Thursday, May 14, 2009

Americanism

In the Wanderer post below, Paul Likoudis brings up the subject of "Americanism," which is actually a group of related heresies. The article specifically mentions the tendency of Americanists to downplay the Church's teaching that outside the Church there is no salvation.

Recently I was in a combox conversation with some people (not Catholics) who were trying to claim that the Church in the modern age has drastically altered this teaching, that it is no longer in force (and that thus the Church could any day change her teaching on birth control, which is a non-sequitur anyway). Their insistence seemed to hinge on two things, neither of which were true: one, that the Universal Church always and everywhere taught that anyone who wasn't baptized a Catholic was definitely going to spend eternity in Hell, and two, that the Second Vatican Council changed this by saying that anybody could get to Heaven provided they were nice and did good deeds.

It's pretty difficult, within the scope of a comment box argument, to point out the many places where both of these ideas are wrong; but it's even more difficult to explain that the Church does indeed still teach that outside the Church, apart from her sacraments and presence, there is no salvation--there are not "many paths" to the truth, but one path, though other paths may at times be leading toward some part of the truth. This is why the Church teaches that the fullness of the means of salvation is present in the Catholic Church, which is indeed necessary for man's salvation.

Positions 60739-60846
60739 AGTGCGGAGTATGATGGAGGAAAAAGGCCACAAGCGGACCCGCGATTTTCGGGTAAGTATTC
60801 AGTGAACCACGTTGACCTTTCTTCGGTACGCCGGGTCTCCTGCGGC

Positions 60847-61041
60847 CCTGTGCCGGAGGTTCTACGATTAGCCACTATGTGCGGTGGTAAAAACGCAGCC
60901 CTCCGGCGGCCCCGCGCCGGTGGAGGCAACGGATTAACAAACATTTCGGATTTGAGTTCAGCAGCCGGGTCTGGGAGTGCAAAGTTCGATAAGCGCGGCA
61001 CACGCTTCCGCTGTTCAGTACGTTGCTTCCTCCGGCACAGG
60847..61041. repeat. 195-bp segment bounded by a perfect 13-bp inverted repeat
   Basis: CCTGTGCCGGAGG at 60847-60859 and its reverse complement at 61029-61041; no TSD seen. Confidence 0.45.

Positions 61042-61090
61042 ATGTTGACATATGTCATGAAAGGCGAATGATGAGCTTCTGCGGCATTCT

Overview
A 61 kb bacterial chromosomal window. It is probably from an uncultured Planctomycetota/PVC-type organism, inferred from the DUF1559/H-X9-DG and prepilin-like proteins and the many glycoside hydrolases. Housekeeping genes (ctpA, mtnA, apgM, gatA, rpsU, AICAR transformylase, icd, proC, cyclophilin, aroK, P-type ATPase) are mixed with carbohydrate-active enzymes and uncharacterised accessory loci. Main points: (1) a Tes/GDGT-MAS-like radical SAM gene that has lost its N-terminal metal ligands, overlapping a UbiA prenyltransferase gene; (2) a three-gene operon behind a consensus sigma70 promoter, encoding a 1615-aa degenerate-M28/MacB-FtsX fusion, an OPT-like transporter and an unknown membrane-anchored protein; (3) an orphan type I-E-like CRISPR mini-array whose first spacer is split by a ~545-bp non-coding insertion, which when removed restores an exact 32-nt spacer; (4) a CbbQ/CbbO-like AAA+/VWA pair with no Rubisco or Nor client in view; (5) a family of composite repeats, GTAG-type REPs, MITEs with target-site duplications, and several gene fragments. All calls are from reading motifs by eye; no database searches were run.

The degree to which this misunderstanding of what the Church has always taught, and still teaches, about "outside the Church there is no salvation" is exacerbated by lingering Americanism which still impacts the Church here in America today can't really be known. I'm fairly sure, though, that it plays a role--that the understandable and even laudable desire Catholics in America have to get along with our Protestant and non-Christian neighbors led unfortunately to a distortion, sometimes deliberate, in what the Church teaches about her necessary role for the salvation of all men. It is important for the Church here in America to continue to teach this clearly, without such misunderstandings.

1 comment:

matthew archbold said...

i was speaking to a Catholic recently and he thought we did away with this too. I was befuddled how he could think this.

And then he dropped on me "But in this day and age..." And then I understood.